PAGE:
Jackpotjoy pulling Vera&John, InterCasino from UK market


jackpotjoy-vera&john-intercasino-uk-market-closingOnline gambling operator JPJ Group is pulling its Vera&John and InterCasino brands from the UK market in order to focus its UK operations on its flagship Jackpotjoy brand.

On Monday, UK customers of Vera&John and InterCasino were greeted with notices advising them that the sites would cease operating in the UK as of September 3. The message said the sites’ relationships with their customers had been “wonderful, but we’ve reached the end of our journey together.”

The sites have already ceased accepting new customer registrations and scrapped all promotional activity. As of August 27, the sites will cease accepting deposits or allowing customers to place new wagers. Customers will have until September 3 to withdraw the remaining balances in their accounts but are urged to do so “at their earliest convenience.”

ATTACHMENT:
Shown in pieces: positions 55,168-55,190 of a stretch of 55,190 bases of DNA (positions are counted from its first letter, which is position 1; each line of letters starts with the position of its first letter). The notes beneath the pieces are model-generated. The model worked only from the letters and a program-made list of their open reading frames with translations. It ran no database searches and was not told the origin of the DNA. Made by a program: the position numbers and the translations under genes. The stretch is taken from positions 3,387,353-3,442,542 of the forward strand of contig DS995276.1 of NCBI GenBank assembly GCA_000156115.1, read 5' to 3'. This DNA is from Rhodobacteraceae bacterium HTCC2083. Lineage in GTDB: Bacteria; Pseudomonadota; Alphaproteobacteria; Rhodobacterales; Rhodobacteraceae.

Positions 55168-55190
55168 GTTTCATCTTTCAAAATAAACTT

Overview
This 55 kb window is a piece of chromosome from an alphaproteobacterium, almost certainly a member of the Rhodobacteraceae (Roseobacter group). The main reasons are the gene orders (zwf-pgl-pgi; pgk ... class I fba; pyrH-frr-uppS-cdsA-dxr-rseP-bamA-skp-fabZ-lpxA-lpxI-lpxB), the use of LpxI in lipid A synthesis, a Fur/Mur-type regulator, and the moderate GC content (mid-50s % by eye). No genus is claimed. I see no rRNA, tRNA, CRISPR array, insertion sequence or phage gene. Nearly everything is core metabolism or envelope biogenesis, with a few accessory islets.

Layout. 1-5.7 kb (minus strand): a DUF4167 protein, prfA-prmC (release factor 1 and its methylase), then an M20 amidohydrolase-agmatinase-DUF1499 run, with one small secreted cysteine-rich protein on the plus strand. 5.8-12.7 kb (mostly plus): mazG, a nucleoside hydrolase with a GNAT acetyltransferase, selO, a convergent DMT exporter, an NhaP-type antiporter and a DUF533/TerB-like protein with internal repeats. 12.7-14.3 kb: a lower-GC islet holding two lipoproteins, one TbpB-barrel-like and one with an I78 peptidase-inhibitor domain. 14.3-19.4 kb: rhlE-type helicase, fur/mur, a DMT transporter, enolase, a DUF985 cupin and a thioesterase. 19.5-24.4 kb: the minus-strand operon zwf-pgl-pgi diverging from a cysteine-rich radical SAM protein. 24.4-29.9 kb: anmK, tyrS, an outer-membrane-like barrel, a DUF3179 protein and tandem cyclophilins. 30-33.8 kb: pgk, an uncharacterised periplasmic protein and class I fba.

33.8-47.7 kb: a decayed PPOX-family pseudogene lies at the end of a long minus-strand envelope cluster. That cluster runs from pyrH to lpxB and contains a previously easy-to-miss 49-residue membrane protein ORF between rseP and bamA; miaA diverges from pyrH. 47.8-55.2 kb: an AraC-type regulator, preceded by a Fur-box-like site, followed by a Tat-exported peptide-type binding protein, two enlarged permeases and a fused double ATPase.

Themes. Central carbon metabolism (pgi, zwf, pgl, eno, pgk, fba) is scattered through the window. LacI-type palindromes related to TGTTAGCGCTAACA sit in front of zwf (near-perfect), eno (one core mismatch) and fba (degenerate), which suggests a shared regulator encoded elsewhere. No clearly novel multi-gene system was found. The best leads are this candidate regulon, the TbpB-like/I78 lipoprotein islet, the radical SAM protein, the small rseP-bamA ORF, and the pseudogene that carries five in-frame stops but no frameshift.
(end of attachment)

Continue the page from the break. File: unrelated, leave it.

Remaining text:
In May, JPJ’s Q1 financial report showed gaming revenue of £83.3m in the three months ending March 31, up 13% year-on-year based on what JPJ called “strong organic growth” at its primarily Nordic-facing Vera&John online casino brand. Vera&John accounted for 41% of JPJ’s Q1 group revenue thanks to the brand’s revenue shooting up 62% year-on-year while its earnings were up 234% from Q1 2018.

JPJ’s report indicated that “enhanced responsible gambling measures” required by UK regulators had reduced the Jackpotjoy division’s revenue by 7% during Q1. The Jackpotjoy division includes the Mandalay and Botemania online bingo operations and the Starspins casino brand that JPJ acquired from Gamesys in 2015.

In June, JPJ announced a £490m deal to acquire the ‘brand licenses’ for Gamesys (Holding) Ltd, which include Virgin Games, Virgin Bingo, Monopoly Casino, Heart Bingo and the New Jersey-licensed Virgin Casino site. The deal didn’t include the Gamesys ‘sports brands and games’ units.

News of the UK shutdowns was initially greeted by investors as a net positive, sending JPJ’s share price up around 20p to £6.80. But the enthusiasm was short-lived, and the shares closed out Tuesday’s trading essentially back where they started at £6.59.